IN 1963 we became interested in gastrostomy as a method for delivering formula feedings to tiny premature infants. We observed that infants below 1,500 gm (3 lb 6 oz) body weight at birth not only did not suck well as a general rule, but often tolerated intermittent gavage or retention nasogastric feeding tubes poorly.
An exploratory study was embarked upon to ascertain whether such small infants could tolerate the required surgery and perhaps benefit from some advantages which feeding gastrostomy appears to offer. Our first elective gastrostomy on a premature infant was performed in November 1963. Ten more premature infants had gastrostomies during the following year. This report details our experience and summarizes what was learned in a pilot study.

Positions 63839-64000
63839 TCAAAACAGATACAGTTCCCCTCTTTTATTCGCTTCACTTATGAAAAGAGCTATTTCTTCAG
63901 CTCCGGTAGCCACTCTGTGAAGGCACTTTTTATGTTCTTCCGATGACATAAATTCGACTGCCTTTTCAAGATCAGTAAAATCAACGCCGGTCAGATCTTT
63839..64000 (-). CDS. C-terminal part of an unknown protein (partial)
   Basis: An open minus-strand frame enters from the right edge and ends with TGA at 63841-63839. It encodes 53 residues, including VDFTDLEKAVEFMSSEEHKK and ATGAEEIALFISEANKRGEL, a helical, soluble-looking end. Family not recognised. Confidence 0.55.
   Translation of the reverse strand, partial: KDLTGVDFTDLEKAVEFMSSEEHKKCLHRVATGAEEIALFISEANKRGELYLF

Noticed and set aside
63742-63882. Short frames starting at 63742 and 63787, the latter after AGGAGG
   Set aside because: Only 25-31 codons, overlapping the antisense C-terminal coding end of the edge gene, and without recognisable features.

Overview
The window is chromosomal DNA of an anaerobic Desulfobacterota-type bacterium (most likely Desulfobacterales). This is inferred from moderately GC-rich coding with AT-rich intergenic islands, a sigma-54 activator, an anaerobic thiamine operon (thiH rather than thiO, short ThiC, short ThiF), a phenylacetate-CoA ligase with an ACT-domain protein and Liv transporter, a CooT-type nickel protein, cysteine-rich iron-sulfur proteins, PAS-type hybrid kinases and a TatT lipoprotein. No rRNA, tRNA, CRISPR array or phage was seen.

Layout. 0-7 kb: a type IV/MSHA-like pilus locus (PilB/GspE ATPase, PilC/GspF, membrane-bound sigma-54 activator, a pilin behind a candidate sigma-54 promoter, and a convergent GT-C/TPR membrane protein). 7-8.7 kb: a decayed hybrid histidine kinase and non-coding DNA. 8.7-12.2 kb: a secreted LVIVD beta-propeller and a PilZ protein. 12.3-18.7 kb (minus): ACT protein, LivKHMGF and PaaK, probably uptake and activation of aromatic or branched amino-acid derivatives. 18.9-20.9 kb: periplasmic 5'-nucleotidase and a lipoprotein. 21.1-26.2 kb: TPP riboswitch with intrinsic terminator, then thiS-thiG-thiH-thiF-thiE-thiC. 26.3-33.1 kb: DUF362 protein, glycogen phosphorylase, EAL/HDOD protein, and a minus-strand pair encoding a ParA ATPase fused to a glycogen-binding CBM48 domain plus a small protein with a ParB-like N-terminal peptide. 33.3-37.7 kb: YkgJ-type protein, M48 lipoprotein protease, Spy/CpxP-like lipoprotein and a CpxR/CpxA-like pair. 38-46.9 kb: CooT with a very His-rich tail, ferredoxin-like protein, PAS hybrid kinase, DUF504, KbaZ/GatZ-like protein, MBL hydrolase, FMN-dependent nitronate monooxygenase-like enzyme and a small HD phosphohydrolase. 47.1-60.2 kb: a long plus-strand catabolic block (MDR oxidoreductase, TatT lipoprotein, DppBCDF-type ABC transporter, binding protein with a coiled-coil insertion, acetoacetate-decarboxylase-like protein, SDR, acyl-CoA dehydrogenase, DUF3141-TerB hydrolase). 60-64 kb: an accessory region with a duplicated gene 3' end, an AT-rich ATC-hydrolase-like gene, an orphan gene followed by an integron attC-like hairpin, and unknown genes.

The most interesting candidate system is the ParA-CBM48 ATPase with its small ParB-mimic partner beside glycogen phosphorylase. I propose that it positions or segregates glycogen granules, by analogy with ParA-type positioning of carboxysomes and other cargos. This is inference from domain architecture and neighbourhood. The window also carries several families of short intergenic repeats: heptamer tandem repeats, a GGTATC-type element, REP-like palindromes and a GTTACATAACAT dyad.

Selection and Preoperative Management
Patients for the study were selected from infants weighing 1,500 gm (3 lb 6 oz) or less and surviving for 72 hours. The 72-hour age-limit was